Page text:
But I had nowhere I needed to go. I had more than enough time, so I circled back around the aisle and looked at more options. While I didn’t end up buying anything,* it ended up being a fun – unrushed – 15 minutes.


Maybe you can read that second bedtime story after all. Perhaps there is enough time to linger in that phone conversation with your Grandma. Or, just maybe, you’ll spend your extra time considering every hue of pink nail polish in the pharmacy display. If you can – and do – you’ve just given yourself the gift of time.

*I went back the next day and came home with Pink Pursuit; one family member, who shall remain nameless, take one look and told me it looked like I painted my nails with WhiteOut. Hmmm. A bit too pale, perhaps?

Resetting (and Setting) the Room

While reading Atomic Habits by James Clear – a manifesto of sorts on how to make actionable progress on self-improvement goals – I was struck by his description of someone’s habit of “resetting the room.”


For example, when this friend finished watching television, he would place the remote back on the TV stand, arrange the pillows on the couch, and fold the blanket.

Clear expands on this idea:

“The purpose of resetting each room is not simply to clean up after the last action, but to prepare for the next action” [emphasis mine].

I love this description. Resetting goes beyond tidying and describes a deliberate set of decisions that set up future success.


My husband and I like to reset our living room at the end of the day. After the kids are settled in the bed we’ll fluff the pillows, move footstools back in place, push in the chairs around the dining room table. It’s a calming habit and one that brings much-needed serenity in the busy mornings (…until my 6-year-old sets up for online school at the table and the space becomes a jumble of glue sticks and worksheets).

When I’ve finished prepping for bed at the night, an extra minute spent in the bathroom means I can leave it in a state of readiness for the morning – my toothbrush in its place, the garbage can stowed neatly, a towel hung by the sink.

Perhaps the most famous reset is making your bed in the morning, but opportunities abound:

  • Before you leave the office: clear off your desk (or at least straighten existing piles of paper), push in your chair, remove coffee mugs and other food remnants
  • You arrive home from work: clear out any garbage that accumulated from the day, put your travel mug in the dishwasher, hang up your coat and laptop bag, and put your keys in their designated spot
  • You leave your hotel room for a day of sightseeing: put valuables in the safe, close suitcase lids, put dirty laundry in a designated travel cube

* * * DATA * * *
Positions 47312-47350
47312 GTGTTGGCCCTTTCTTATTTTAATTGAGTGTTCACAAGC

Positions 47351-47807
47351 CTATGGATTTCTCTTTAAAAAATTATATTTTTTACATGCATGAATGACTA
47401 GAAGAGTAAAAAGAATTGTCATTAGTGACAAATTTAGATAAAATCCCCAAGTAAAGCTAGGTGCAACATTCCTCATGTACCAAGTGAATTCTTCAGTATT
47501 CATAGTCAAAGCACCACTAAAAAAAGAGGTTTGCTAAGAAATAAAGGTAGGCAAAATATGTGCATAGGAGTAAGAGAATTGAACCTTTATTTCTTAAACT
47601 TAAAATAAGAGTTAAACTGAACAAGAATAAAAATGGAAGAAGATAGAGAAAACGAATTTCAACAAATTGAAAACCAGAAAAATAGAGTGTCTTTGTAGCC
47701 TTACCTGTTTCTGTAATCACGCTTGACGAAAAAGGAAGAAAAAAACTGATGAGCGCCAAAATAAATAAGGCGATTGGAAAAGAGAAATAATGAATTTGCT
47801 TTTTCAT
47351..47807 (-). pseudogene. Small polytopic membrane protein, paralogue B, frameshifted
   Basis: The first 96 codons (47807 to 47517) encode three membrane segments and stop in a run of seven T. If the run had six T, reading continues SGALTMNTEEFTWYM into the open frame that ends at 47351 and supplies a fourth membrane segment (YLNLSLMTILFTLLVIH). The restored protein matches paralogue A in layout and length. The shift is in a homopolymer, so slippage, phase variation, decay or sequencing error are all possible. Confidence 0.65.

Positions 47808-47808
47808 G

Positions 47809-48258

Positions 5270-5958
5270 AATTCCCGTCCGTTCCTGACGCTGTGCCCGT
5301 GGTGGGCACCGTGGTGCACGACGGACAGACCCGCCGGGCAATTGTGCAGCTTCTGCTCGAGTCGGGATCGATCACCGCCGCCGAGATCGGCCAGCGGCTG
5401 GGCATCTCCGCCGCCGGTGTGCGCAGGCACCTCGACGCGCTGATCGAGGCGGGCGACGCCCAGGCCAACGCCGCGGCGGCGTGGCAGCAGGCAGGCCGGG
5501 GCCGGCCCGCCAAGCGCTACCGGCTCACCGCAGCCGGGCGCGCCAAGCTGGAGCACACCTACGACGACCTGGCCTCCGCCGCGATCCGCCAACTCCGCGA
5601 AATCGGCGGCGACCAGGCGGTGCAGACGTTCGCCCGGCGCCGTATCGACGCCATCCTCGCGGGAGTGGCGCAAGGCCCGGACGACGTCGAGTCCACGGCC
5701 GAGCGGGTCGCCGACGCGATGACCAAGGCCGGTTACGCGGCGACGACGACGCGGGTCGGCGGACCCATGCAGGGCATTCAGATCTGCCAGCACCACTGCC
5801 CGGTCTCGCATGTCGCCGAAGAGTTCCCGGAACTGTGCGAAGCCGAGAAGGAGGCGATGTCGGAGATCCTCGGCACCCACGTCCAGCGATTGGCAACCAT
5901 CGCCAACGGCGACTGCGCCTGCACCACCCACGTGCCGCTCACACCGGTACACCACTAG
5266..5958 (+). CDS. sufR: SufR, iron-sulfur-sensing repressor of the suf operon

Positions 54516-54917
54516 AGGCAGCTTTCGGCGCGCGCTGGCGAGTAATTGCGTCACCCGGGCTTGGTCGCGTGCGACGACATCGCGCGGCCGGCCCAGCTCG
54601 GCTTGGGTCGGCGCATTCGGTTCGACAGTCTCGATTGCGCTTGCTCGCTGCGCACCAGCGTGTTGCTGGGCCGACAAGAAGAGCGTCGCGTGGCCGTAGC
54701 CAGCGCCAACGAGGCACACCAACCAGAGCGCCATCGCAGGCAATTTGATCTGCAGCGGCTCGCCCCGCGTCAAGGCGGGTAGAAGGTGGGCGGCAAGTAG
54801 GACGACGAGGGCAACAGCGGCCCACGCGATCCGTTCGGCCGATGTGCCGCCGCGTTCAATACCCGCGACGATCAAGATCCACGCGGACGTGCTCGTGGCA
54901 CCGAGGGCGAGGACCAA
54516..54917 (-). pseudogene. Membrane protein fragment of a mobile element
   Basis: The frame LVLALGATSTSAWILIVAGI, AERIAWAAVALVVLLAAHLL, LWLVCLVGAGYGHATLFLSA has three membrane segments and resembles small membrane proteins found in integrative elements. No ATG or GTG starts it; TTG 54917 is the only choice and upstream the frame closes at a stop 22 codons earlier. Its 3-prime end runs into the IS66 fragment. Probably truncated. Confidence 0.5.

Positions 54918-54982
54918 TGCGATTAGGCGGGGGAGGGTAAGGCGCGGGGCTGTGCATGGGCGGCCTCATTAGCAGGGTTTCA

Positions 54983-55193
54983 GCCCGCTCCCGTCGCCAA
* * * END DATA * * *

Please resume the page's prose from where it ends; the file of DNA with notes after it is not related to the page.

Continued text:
• Your kids finish outside play for the day: stow bikes and scooters, bring in helmets, and straighten shoes in the entry way

I realize, in retrospect, that I grew up with this mentality. In particular I remember a daily “reset” performed by my mother every evening of my childhood. After we had cleared the table of supper dishes, she would immediately arrange clean placements, utensils, cups, and dishes on the table for the upcoming breakfast. The room was reset and ready for the next activity. In essence, my mom took the concept of resetting a space one step further – going from resetting (clearing the table and leaving a blank slate) to setting (preparing in advance).

And the bonus, intuitive bit. The less clutter and mess we have in our living spaces, the easier it is to reset a room. If chaos causes chaos, order tends toward…lesser chaos.

Go ahead. Try it.

Here’s a Thought: Aim for Progress, Not Completion

I’ve already professed my love for lists. Sometimes, I even relish the assignment of new tasks simply because it allows me the satisfaction that comes from recording new items on my to-do list. Another one added…another one to cross off.

In fact, I’ve been known to add items to a list that are already completed. (Friends have confessed to the same behaviour, so I know I’m not alone).

Why? A sense of purpose. A sense of pride. A sense of achievement. “Look what I’ve accomplished” – gold star to me (and I sure do love gold stars).

Sometimes, though, I can get so wrapped up in focussing on the end goal, I lose sight of – or neglect entirely – the process to get there.

That’s why I’m trying to embrace the concept of progress, not completion.

Let’s take laundry. Oh laundry. The never-ending source of work for any parent. Sometimes I look at that jumble of blended cotton and want to cry. Getting it all put away before another load joins the teetering pile feels impossible. But here’s what I’ve found: making progress can be satisfying.